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Let $M$ be a compact Riemannian manifold and let $SM$ be its sphere bundle,

$$SM = \{(x,\xi) \in TM : \|\xi\| = 1\}.$$

There is a well-defined function $\ell : SM \rightarrow [0,\infty)$ defined by mapping $(x,\xi)$ to the length of the unique maximally extended geodesic $\gamma$ with $\gamma(0) = x$ and $\gamma'(0) = \xi$. Is $\ell$ continuous?

If $\ell$ is continuous, then compactness immediately implies that the lengths of maximally extended geodesics on $M$ are bounded away from 0. If it turns out that $\ell$ is not continuous, is there a different way to prove this statement?

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I guess I would call the length of such a geodesic 2; the length of its image. Is this standard? –  user15464 Sep 6 '12 at 1:23

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up vote 4 down vote accepted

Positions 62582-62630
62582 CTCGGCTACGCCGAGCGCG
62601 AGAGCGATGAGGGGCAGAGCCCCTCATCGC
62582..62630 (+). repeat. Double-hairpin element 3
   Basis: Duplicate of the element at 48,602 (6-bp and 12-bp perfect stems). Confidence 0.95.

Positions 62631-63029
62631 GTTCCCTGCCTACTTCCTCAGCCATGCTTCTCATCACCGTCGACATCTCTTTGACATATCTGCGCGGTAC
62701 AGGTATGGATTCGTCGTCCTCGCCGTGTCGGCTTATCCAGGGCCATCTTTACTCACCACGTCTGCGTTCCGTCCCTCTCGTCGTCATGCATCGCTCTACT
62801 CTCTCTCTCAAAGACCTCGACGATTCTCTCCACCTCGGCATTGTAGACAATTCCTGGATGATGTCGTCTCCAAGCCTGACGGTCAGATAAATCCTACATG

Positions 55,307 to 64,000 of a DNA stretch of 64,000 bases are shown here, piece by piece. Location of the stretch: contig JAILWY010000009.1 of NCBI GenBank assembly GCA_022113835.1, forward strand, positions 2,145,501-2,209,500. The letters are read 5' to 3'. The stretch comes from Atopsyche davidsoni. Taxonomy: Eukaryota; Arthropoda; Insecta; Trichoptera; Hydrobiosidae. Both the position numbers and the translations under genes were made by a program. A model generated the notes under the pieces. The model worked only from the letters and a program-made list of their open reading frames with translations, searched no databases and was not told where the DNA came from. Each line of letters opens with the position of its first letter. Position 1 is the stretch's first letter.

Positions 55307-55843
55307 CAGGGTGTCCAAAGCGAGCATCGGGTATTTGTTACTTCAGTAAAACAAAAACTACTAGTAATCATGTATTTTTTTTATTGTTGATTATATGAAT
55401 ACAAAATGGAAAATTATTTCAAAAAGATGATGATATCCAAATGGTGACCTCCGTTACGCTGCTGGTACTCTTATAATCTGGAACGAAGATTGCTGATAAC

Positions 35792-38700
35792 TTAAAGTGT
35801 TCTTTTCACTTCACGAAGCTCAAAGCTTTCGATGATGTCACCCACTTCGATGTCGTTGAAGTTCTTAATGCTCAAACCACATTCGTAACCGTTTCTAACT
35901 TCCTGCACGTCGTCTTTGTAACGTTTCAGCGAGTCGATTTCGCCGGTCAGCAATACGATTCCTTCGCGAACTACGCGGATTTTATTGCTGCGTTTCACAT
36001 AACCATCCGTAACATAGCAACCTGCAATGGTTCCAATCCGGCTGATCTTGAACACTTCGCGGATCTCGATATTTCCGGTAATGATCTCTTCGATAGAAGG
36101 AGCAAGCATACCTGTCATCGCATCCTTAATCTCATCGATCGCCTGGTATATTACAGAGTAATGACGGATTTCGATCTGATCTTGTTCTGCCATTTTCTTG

If I understand your definitions, the function $\ell$ isn't continuous. Consider a flat torus, $\mathbb{R}^2 / \mathbb{Z}^2$. The geodesic through $(0, 0)$ can be infinitely long if its angle is an irrational multiple of $\pi$, and will fluctuate wildly on the rational multiples of $\pi$.

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Do you know of an alternative proof of the second statement, that lengths of geodesics are bounded away from 0? –  user15464 Sep 6 '12 at 2:39
    
If you had closed geodesics that were arbitrarily small, by compactness of $M$ you could find a sequence of these geodesics that converged to a point $P$ in $M$. But in a small enough neighborhood of any point on a Riemannian manifold there won't be any closed geodesics. –  Martin M. W. Sep 6 '12 at 3:04

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